• Physical therapy and strengthening exercises:

For proper treatment of rotator cuff injury, it is essential to have strengthened muscles. Physical therapy is a good option to restore lost strength and mobility of the muscles. It includes exercises which are simple and prevent recurrence of shoulder pain. Stretches help to improve range of motion and reduces any discomfort to shoulders.

  • Steroid injection:

Steroid injection such as cortisone is useful to limit the symptoms of rotator cuff tear. Injections provide temporary relief from pain and inflammation. So it is recommended to use physical therapy after injections to prevent chances of occurrence of shoulder discomfort.

  • Surgical Treatment

In case, the symptoms are not improved with non-operative methods, then surgery is opted. Surgery is also useful to treat tears of more than 3cm in size. The surgery helps to retain the original function of the shoulder. The surgery involves connecting the torn tendons back to the arm bone(humerus). This process is also known as rotator cuff repair. This can be done using three types of surgical method:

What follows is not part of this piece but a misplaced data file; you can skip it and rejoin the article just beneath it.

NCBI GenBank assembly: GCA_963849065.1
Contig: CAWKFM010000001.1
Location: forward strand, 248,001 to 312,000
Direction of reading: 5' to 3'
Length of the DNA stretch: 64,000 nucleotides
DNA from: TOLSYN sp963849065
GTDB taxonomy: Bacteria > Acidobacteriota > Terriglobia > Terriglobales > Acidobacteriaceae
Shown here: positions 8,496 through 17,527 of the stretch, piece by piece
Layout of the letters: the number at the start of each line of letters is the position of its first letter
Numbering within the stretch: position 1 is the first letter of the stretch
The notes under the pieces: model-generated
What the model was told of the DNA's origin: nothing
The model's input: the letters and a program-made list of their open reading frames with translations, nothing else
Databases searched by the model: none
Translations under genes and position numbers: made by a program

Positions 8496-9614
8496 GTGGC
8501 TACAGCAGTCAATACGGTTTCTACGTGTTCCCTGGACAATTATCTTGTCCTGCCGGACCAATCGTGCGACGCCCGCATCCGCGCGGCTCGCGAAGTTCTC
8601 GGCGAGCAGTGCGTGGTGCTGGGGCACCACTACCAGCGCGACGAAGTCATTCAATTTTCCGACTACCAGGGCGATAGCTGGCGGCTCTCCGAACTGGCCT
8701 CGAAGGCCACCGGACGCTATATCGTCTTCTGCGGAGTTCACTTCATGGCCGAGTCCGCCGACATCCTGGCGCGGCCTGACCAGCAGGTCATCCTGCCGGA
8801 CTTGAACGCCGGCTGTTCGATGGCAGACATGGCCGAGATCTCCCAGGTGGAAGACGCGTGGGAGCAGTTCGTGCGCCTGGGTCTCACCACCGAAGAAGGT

• Arthroscopic surgery:

In this type of surgery, the person creates small incisions on the shoulder muscles. Through these incisions, a small tube with camera and tiny surgical instruments attached at one end are inserted. This tube is known as arthroscope and is used for rotator cuff repairing.

  • Open surgery:

This method makes use of normal surgical instruments to perform surgery. These instruments are inserted through a large hole made in the shoulder muscles.